Serious drought. Help save water. That’s a message you’ll see everywhere in California, including the Amber Alert signs on highways that normally are used for emergencies.
California is in one of its worst droughts ever. More than 80% of the state is in “extreme” drought according to the National Weather Service, and 58% is in what’s called “exceptional” drought — the most severe of the five drought classifications implying outright water emergencies. State rainfall has been 40% – 75% of normal levels since 2011, and the Sierra Nevada snowpack, which normally provides three quarters of the state’s fresh water, is down to 20% its average level. In East Porterville, the most extreme of cases, the water has stopped coming out of the faucet altogether and forced residents to rely on bottled donations.
In July, the state made it illegal to wash down driveways and sidewalks, water landscapes that cause runoff, wash cars with a hose without a shutoff nozzle, or use drinkable water in a decorative fountain unless it’s re-circulated. Anyone who violates these rules could be fined $500 a day. And state regulators now can fine urban water agencies $10,000 a day if they fail to implement appropriate conservation measures locally, like limiting days for outdoor watering.
The Los Angeles Department of Water and Power is offering $2 per square foot of lawn that you rip out and replace with drought-tolerant landscaping, up to a total of $4,000. Long Beach is offering $3 per square foot up to $3,000. Some restaurants have stopped serving customers water unless asked so that they minimize what’s poured down the drain. And many households (including mine) are taking drought showers. That’s using a bucket and saving what’s left over for other purposes.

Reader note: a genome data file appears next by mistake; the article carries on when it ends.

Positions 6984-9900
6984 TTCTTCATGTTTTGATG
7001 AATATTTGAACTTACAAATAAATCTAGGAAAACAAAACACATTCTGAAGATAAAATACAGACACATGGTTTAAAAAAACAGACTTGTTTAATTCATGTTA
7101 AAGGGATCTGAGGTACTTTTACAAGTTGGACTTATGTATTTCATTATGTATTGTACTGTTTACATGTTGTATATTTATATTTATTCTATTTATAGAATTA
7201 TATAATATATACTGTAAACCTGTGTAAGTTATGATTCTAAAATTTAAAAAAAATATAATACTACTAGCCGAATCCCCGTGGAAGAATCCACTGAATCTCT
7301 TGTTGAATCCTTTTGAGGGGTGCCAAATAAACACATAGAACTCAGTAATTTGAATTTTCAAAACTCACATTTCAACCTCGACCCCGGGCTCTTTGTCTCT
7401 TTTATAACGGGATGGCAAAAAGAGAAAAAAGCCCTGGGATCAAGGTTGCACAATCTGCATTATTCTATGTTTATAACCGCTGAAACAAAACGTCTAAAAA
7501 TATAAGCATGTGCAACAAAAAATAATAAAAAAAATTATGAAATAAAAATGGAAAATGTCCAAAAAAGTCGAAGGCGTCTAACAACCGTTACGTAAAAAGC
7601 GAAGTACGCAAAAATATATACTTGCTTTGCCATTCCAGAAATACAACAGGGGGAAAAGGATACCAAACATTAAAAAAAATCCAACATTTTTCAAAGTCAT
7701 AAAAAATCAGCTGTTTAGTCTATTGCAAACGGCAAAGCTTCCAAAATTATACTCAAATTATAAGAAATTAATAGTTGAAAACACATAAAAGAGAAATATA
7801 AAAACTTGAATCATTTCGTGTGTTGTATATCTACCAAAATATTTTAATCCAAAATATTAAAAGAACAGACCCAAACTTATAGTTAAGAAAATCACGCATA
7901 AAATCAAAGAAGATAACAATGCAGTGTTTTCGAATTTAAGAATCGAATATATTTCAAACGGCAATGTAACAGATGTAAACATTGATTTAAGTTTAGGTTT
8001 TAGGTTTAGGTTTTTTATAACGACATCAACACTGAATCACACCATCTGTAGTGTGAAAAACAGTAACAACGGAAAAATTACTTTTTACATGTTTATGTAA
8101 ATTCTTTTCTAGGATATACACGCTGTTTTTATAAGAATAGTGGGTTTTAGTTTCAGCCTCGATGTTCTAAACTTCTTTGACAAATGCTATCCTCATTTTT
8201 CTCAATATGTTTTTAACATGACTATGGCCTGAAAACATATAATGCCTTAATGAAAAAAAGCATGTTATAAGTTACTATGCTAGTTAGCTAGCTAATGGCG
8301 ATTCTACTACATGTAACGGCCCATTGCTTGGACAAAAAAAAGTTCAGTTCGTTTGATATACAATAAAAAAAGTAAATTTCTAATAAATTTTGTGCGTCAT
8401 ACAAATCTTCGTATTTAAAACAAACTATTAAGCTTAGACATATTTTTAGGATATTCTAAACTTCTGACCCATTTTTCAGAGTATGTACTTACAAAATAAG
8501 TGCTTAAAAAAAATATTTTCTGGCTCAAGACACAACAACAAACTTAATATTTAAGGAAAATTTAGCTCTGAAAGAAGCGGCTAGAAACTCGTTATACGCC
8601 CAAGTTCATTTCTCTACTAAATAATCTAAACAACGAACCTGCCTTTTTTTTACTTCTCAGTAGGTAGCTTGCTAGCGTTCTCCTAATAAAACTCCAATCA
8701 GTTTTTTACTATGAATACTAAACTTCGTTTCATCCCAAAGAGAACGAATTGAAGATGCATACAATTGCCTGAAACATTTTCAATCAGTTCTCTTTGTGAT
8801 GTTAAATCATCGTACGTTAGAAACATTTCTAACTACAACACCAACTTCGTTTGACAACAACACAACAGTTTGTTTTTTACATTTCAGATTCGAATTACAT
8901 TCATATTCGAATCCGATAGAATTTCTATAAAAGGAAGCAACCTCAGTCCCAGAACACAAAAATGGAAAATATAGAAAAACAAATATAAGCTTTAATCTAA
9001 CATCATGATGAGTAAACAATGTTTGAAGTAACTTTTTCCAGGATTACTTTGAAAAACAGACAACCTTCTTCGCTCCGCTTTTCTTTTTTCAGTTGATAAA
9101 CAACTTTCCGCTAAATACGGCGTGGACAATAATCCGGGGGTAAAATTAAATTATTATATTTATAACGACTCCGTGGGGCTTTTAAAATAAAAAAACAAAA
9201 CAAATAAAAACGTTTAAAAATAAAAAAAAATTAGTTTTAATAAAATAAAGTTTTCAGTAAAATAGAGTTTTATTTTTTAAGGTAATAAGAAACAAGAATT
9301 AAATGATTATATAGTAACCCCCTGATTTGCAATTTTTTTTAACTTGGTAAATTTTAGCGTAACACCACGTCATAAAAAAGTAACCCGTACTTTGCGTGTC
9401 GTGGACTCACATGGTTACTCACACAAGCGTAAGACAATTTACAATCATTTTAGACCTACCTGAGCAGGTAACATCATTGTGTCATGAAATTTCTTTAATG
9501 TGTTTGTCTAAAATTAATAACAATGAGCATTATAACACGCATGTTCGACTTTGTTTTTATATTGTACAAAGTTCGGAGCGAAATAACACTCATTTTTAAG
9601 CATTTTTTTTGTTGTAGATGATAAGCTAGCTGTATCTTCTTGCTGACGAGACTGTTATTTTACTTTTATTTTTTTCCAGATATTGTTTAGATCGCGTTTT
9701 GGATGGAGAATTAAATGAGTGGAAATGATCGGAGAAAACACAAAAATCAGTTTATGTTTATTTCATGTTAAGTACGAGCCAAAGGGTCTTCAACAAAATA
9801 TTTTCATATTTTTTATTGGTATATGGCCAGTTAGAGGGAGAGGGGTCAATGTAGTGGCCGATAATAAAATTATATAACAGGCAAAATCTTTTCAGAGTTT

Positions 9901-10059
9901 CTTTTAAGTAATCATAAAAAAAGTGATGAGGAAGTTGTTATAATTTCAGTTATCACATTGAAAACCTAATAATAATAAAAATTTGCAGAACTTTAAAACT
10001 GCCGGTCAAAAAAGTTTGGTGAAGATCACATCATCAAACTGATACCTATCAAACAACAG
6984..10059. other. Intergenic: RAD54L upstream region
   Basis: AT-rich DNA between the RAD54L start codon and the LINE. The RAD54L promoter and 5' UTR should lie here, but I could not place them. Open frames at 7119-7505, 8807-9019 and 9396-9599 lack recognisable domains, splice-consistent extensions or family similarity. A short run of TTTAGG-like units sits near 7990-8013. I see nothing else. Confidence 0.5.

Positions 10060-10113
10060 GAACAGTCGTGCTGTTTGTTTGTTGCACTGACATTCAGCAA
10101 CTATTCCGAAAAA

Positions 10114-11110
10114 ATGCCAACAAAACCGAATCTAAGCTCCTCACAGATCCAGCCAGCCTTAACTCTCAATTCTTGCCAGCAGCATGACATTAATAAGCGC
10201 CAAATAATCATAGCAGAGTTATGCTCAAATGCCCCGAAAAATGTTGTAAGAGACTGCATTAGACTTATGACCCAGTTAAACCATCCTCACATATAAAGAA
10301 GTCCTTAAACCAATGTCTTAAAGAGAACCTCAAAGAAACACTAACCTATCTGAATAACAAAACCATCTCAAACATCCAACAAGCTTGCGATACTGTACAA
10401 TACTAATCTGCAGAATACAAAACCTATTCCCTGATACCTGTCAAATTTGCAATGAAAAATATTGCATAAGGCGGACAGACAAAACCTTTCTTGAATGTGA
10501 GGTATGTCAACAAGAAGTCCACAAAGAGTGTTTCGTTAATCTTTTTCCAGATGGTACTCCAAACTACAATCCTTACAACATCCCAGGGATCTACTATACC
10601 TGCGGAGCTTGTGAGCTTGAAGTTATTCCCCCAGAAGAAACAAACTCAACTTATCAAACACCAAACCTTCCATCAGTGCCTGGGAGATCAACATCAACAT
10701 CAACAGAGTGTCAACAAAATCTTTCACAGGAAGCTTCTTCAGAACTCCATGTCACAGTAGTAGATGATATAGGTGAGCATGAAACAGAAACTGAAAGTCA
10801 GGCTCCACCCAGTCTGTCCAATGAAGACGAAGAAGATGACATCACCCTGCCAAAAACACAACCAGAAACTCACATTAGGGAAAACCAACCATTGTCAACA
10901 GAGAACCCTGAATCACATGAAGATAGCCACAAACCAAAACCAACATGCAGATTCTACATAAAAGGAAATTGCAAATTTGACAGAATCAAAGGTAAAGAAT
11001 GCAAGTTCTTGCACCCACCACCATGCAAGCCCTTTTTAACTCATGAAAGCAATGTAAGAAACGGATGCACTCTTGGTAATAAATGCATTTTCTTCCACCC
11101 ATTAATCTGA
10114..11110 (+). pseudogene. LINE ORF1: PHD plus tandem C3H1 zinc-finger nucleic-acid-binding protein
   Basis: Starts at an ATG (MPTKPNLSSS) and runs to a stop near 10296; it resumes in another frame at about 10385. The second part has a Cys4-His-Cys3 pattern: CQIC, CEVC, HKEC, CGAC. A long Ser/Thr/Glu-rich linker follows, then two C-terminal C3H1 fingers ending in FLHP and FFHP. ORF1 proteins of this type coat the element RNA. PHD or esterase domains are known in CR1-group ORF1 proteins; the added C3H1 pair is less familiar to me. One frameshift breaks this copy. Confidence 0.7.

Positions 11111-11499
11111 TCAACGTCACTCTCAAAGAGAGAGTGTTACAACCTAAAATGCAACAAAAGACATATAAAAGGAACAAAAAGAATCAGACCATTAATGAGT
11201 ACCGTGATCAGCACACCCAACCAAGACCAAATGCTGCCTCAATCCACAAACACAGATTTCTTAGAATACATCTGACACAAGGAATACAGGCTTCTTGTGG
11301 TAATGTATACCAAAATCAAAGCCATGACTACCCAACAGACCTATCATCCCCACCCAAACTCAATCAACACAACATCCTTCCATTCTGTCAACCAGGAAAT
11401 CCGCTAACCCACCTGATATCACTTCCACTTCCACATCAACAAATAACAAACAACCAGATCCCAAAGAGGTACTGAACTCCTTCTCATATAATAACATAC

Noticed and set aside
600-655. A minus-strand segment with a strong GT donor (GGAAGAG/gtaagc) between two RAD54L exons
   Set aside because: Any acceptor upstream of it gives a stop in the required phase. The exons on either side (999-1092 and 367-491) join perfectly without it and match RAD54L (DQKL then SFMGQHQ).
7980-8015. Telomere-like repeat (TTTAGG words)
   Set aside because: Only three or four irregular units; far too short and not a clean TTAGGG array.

But regardless of how people cope in urban areas, agriculture is the big issue. As much as 80% of California’s water goes to farms. With surface water scarce, farmers have been relying on groundwater by drilling into aquifers in a big water grab. Unfortunately, so much water has been pumped out that the land has sunk by a foot in some areas and caused serious infrastructure damage to roads and pipelines. Plus, groundwater won’t last forever.
With farmers ripping out their less profitable plants or just watching things die, estimates are that $2.2 billion in farming revenue and 17,000 jobs will be lost this year. Out of staters will feel it too. California grows 70% of the nation’s top 25 fruits, nuts, and vegetables, and that’s a lot of produce. Take almonds for instance. California produces 82% of the world’s entire supply. High demand from places like China has kept incentives for production high, but almonds take a lot of water — 1.1 gallons for just a single kernel. If that water were redirected, it would be enough to provide for 75% of California’s population.
This is a big crisis. If there’s any positive at all, it’s that more attention is being paid to the need for better water rights management and water-focused innovation. The Silicon Valley Business Journal recently decried that Silicon Valley – a place that prides itself as an innovation capital— pays so little attention to water issues. Hey Silicon Valley, the cover article chided, if you’re tired of making billions from social media, why not focus on a really big problem like water? It went on to highlight a handful of small companies working on things like smart water meters, a soil additive to maximize crop output with minimal water, and software to better track soil conditions. But it also said that there just weren’t enough companies doing this. Places with chronic water shortages like Israel, Spain, and Australia have been much more innovative. The problem here is that sporadic problems, even if they’re devastating, don’t offer a high enough return on investment to attract innovators and investors. But now perhaps, it’s time for all that to change.